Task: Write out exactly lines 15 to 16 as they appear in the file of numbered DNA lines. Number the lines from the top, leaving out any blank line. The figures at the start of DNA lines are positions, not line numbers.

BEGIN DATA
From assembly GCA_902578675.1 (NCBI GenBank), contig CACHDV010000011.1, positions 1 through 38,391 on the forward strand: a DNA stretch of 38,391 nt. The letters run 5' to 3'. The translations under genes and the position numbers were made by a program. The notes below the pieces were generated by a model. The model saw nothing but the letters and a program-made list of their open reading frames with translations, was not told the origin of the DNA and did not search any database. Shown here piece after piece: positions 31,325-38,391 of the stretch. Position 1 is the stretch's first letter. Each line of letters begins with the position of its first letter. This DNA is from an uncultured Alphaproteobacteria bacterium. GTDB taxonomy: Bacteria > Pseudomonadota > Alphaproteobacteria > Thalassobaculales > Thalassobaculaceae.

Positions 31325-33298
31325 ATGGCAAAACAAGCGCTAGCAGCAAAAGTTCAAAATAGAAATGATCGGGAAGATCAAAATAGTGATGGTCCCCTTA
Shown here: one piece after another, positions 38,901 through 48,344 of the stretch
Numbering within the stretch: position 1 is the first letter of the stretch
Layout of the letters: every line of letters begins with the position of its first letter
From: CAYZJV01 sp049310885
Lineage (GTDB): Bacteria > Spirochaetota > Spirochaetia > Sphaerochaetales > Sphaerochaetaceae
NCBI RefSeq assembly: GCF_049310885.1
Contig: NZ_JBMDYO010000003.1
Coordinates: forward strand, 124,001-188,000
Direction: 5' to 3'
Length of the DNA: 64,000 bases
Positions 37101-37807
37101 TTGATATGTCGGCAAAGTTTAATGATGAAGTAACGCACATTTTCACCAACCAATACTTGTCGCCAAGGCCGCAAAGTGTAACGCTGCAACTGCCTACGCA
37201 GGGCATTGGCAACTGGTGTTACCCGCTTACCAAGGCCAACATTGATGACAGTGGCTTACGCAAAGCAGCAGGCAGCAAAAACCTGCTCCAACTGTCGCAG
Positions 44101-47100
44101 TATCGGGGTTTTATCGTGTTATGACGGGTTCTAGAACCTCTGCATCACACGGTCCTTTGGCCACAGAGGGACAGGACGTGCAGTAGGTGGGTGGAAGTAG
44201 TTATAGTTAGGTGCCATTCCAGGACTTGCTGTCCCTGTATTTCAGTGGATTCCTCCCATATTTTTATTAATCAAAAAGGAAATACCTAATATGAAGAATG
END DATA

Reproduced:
37101 TTGATATGTCGGCAAAGTTTAATGATGAAGTAACGCACATTTTCACCAACCAATACTTGTCGCCAAGGCCGCAAAGTGTAACGCTGCAACTGCCTACGCA
37201 GGGCATTGGCAACTGGTGTTACCCGCTTACCAAGGCCAACATTGATGACAGTGGCTTACGCAAAGCAGCAGGCAGCAAAAACCTGCTCCAACTGTCGCAG